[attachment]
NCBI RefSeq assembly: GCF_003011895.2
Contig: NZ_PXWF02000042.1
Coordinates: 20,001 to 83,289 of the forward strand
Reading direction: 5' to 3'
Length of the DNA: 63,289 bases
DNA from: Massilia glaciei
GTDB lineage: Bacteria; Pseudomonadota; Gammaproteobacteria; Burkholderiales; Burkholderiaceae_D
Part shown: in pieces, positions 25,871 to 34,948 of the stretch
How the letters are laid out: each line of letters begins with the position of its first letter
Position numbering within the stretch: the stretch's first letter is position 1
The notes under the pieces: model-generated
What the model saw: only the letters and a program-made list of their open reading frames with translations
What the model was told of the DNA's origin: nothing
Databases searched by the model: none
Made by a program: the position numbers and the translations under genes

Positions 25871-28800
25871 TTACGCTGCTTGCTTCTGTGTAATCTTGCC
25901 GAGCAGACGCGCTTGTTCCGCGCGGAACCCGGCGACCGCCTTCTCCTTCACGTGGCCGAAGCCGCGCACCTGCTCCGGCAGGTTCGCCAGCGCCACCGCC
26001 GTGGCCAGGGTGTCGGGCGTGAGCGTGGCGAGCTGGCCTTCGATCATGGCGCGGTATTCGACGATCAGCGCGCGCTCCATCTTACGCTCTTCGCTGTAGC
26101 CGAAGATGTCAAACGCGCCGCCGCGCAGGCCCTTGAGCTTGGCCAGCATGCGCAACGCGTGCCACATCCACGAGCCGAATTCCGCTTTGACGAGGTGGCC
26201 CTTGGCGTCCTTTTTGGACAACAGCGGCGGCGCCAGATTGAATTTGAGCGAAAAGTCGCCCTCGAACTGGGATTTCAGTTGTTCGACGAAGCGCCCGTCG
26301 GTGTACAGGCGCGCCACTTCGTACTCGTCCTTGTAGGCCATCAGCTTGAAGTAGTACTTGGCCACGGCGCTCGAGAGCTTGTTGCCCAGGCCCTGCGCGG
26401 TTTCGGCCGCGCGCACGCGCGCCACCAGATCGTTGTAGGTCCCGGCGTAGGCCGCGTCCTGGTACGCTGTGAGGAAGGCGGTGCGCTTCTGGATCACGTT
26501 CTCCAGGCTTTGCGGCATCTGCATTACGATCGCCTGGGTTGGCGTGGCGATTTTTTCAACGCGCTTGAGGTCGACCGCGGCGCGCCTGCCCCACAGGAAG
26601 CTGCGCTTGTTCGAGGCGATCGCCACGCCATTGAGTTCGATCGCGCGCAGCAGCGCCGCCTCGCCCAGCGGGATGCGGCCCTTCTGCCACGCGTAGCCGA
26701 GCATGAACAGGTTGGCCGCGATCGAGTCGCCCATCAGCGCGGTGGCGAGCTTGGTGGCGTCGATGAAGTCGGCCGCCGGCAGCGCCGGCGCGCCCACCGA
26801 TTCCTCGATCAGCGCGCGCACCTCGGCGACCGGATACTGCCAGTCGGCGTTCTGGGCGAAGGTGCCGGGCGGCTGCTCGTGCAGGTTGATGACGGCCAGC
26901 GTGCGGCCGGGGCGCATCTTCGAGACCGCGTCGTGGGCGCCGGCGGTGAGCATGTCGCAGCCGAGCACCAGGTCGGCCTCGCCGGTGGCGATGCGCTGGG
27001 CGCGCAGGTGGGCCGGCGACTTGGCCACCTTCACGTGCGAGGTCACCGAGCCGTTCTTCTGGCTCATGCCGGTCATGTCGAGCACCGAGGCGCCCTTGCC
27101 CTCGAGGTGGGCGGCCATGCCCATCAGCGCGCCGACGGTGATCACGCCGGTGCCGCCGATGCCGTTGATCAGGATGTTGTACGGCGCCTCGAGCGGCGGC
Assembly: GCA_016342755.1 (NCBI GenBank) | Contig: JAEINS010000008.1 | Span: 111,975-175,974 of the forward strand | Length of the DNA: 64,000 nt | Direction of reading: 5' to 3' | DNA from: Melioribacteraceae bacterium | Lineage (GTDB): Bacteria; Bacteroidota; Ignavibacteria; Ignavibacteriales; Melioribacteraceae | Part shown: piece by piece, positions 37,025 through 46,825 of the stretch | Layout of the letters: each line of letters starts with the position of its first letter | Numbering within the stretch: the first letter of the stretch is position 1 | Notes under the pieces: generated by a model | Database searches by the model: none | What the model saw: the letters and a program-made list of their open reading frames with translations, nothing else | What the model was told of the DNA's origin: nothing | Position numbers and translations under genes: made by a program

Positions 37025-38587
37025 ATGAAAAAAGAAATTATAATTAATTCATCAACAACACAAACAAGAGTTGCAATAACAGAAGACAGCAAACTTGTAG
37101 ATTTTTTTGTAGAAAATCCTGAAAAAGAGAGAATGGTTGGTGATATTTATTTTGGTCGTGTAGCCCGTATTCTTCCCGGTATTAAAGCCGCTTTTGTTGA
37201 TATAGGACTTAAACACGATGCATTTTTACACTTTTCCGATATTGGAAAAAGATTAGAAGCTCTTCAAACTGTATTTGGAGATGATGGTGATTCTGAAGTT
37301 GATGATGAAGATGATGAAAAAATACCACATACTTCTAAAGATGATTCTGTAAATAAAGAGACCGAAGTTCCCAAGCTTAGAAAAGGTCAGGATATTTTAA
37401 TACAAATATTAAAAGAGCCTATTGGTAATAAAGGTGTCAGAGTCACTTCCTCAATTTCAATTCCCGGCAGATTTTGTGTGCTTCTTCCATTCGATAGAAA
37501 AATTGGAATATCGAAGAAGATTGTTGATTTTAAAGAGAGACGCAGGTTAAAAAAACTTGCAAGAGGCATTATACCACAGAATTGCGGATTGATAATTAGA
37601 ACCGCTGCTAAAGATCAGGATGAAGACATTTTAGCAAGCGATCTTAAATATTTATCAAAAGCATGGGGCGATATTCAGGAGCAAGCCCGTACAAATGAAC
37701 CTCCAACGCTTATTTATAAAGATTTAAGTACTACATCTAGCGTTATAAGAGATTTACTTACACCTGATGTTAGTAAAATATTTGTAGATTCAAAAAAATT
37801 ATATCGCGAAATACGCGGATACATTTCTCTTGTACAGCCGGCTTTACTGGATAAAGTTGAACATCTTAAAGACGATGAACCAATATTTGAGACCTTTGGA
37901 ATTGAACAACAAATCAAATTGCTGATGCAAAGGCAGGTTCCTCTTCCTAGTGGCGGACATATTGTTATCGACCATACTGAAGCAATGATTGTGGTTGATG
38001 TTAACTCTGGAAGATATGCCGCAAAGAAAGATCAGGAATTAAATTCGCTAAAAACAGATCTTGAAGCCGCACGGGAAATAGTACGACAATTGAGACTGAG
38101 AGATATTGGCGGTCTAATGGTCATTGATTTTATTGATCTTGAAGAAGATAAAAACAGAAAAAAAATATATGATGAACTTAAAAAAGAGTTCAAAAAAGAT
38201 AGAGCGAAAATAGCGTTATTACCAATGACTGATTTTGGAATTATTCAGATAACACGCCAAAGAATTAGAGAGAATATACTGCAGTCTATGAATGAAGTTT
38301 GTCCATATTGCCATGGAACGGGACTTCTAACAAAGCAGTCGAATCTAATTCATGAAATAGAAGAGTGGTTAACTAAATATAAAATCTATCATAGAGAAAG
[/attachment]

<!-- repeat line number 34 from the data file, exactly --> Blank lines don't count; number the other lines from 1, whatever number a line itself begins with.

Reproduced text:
37101 ATTTTTTTGTAGAAAATCCTGAAAAAGAGAGAATGGTTGGTGATATTTATTTTGGTCGTGTAGCCCGTATTCTTCCCGGTATTAAAGCCGCTTTTGTTGA